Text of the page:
An Se-young has opened up about her start in elite badminton and her quick rise up the ranks.
The 18-year-old is the Republic of Korea's top women's singles prospect for the Tokyo 2020 Olympic Games, as the country seeks for its first medal in that event since Bang Soo-hyun won gold at Atlanta 1996.
With three women currently in the world top 20, hopes are high that Korea can end its barren run.
For her part, since making the national set-up in 2017 aged 15, An has won a world junior team bronze medal, an Uber Cup bronze medal, and claimed the scalps of most of the world's top players.
An was also named Most Promising Player of 2019 by the Badminton World Federation (BWF).
She achieved all of that before turning 18 in February this year.
"Playing with the national team was a great experience as I was the youngest and I gained a lot of experience competing against internationally-renowned players," An explained in a BWF Badminton Unlimited feature.
Qualifying through trials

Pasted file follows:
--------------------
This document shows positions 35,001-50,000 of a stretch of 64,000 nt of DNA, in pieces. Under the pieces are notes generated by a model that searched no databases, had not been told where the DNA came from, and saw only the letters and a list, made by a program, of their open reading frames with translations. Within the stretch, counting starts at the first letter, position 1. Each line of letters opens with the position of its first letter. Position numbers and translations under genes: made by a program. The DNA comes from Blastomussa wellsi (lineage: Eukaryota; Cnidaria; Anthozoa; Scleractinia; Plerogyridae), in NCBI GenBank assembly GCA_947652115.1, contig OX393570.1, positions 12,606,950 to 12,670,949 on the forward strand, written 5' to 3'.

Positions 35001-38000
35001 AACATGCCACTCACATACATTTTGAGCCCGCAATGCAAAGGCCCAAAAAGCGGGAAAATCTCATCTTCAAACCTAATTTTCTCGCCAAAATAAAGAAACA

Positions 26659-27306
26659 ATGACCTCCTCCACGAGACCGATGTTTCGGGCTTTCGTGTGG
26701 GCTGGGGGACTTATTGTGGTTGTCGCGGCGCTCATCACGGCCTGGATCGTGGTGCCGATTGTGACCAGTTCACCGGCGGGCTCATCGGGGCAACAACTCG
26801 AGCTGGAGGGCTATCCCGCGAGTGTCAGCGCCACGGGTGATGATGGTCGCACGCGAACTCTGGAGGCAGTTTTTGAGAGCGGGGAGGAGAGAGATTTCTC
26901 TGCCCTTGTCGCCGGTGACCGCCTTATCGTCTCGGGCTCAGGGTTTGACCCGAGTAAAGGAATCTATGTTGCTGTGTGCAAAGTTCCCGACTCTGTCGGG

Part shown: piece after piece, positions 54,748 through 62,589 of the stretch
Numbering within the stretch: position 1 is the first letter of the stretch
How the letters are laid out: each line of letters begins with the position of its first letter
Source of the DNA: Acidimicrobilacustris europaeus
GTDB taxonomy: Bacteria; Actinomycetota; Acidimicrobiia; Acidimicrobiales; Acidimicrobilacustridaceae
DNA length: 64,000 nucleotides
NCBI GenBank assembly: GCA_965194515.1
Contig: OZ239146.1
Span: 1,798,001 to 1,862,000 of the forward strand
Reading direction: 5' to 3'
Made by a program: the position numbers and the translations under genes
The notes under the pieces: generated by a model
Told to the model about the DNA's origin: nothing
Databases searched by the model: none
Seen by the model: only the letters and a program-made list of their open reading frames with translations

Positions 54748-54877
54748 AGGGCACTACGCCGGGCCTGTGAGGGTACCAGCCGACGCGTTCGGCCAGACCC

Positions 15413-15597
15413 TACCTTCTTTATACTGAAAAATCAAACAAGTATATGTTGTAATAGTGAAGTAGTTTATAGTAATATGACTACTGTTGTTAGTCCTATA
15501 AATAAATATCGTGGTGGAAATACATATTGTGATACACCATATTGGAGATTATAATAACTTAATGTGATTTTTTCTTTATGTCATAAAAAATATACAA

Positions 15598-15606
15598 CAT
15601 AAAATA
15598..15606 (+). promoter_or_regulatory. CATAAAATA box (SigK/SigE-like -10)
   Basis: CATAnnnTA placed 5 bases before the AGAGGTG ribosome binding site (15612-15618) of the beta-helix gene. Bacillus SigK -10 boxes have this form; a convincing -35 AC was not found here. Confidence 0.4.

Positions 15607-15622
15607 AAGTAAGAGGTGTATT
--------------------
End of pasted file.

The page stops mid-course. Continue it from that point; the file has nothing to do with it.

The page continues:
It has been a meteoric rise for the Gwangju native, one of the most dangerous talents currently on the circuit.
When An was first selected, she became the first middle school student to join the national squad.
"We have a selection process to get into the national team," she said. "I participated in the selection based on recommendation and eventually qualified as I won many matches in the try-outs.
"I played for about a year in the junior team before joining the (senior) national team."
However, it hasn't always been easy.
"I feel like they think of me as a baby," she admitted. "Not that they treat me like one, but perhaps because of the generation gap, I feel that there is a barrier to communication."
Her incredible form has not only marked her out as one to watch, but also earned her a spot on Forbes Asia's 30 under 30 list for entertainment and sports.
Beating Olympic and world champions
An was ranked just 78th in the world when she reached her first BWF World Tour final in May 2019.
An then overcame world number one Tai Tzu-ying in a rubber at the Sudirman Cup mixed team world championship before facing – and beating – Rio 2016 finalists P.V. Sindhu and Carolina Marín in the space of two weeks later that year.
"I didn't expect to play so well in the national team, but I told myself I would be in a better position if I played without any pressure, and perhaps that helped," An said.